FBI Director Warns China is America's Most Significant Intelligence Threat

Beijing engaged in 'pervasive' targeting of US secrets, Wray says

FBI Director Christopher Wray
FBI Director Christopher Wray (Getty Images
July 19, 2018

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China is engaged in aggressive intelligence operations in the United States, ranging from the recruitment of academics to stealing agricultural secrets from farmers, FBI Director Christopher Wray says.

"I think China, from a counterintelligence perspective represents the broadest, most challenging, most significant threat we face as a country," Wray said during a security conference in Colorado.

The FBI director said the Chinese utilize a "whole of state" spying effort.

"It is economic espionage, as well as traditional espionage," he said. "It is non-traditional collectors as well as traditional intelligence operatives. It is human sources as well as cyber means."

The extent of the problem is highlighted by the FBI currently conducting economic espionage investigations that trace back to China in all 50 states.

"It covers everything from corn seeds in Iowa to wind turbines in Massachusetts and everything in between," Wray said. "The volume of it, the pervasiveness of it, the significance of it is something that this country cannot underestimate."

The stepped up FBI focus on China contrasts sharply with past policy. For many years, Chinese intelligence gathering was largely ignored by several administrations.

Two recent espionage cases involved former U.S. intelligence officials who spied for China.

China uses some of the 350,000 Chinese students studying in the United States for spying.

Former Chinese government insider Guo Wengui disclosed that China utilizes a network of up to 25,000 intelligence collectors in the United States.

Wray also disclosed new details of stepped up FBI efforts to counter foreign influence operations like the Russian government cyber-backed campaign to influence the 2016 election.

The FBI has created a foreign influence task force that is utilizing agents from counterintelligence, criminal, cyber, and counterterrorism sections to halt foreign influence operations.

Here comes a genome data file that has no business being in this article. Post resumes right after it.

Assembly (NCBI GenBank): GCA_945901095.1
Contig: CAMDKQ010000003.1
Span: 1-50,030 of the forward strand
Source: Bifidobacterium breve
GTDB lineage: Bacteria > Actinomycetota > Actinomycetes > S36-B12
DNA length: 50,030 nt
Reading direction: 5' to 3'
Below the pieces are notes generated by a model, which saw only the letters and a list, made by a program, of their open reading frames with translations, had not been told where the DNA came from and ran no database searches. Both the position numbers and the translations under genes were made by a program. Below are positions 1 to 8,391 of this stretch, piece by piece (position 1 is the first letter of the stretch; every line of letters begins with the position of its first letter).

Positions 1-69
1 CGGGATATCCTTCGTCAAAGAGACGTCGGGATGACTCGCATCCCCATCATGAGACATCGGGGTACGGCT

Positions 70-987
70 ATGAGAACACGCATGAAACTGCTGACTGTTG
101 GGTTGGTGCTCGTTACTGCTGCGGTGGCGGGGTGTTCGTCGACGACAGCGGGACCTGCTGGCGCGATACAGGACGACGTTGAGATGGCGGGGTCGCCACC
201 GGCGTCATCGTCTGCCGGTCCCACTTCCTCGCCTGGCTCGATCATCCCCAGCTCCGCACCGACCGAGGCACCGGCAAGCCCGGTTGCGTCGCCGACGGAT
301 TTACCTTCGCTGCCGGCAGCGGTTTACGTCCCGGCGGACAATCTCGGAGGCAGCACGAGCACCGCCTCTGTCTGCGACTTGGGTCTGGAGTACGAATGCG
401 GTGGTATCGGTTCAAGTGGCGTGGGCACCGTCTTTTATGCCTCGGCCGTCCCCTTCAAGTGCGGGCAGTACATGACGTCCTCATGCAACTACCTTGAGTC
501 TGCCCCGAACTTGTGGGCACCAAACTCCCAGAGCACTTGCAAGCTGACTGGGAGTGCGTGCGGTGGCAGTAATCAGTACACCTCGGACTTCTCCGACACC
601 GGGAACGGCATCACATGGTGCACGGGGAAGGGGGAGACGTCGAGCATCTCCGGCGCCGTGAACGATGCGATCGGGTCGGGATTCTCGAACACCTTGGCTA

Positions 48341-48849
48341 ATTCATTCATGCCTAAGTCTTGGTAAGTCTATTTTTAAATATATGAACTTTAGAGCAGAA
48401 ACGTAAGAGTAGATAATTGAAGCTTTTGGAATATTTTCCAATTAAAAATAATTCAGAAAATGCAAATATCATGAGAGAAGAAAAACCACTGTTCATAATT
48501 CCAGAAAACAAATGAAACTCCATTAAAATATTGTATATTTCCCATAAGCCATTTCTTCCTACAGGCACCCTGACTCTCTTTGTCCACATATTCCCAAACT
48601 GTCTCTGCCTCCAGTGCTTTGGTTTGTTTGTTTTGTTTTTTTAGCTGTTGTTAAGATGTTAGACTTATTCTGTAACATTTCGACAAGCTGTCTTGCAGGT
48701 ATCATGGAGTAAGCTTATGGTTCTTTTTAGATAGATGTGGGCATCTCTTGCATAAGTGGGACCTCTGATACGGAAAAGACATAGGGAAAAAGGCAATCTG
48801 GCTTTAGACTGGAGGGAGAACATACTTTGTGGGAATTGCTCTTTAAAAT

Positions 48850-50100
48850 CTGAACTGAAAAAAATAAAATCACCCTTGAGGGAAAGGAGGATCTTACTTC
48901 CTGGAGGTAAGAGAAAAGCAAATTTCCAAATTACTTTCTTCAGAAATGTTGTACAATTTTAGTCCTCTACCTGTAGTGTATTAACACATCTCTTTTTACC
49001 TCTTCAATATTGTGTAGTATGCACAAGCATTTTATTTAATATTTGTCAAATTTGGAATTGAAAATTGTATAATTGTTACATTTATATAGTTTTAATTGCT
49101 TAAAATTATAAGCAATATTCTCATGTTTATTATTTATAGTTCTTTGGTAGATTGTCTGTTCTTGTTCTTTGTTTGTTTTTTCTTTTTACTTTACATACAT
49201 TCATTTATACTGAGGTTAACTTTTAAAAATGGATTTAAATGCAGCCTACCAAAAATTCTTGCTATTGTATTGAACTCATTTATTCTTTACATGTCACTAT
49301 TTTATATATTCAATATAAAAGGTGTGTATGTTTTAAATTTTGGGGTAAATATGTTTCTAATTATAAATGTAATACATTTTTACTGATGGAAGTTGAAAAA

"It's not just a counterintelligence problem," Wray said. "Yes it's a tool of foreign intelligence efforts but it's also got cyber means. But on top of that there's all sorts of criminal laws that can get violated in the process."

The FBI is using criminal investigations as "disruption techniques" against foreign influence operations.

For example, foreign states are fueling racial unrest in the United States by supporting white nationalist groups, he said.

"Foreign influence is being used in many ways to capitalize on that, to spin up domestic extremist movements to create terrorist attacks here inside," Wray said. "So again there's a multidimensional effort."

One recent example was the arrest last week of Russian national Maria Butina, who was charged with conspiracy to act as an agent of Russia in the United States.

An FBI criminal complaint in the case states that Butina worked at the direction of a high-level Russian government official to infiltrate American organizations. Butina was close to the National Rifle Association.

On the Chinese intelligence threat, Wray said Russia also poses a significant intelligence threat.

"Obviously the Russia threat is a significant one that I think we need to deal with very aggressively indeed," he said.

But what he bluntly termed "the China threat" involves a strategic effort by China to supplant the United States around the world.

"China is trying to position itself as the sole dominant superpower, sole dominant economic power," Wray said. "They're trying to replace the United States in that role."

To support that goal, China's communist government is engaged in aggressive intelligence gathering efforts.

"So theirs is a long term game that is focused on just about every industry, every quarter of society," Wray said. "It involves everything from agriculture, high tech."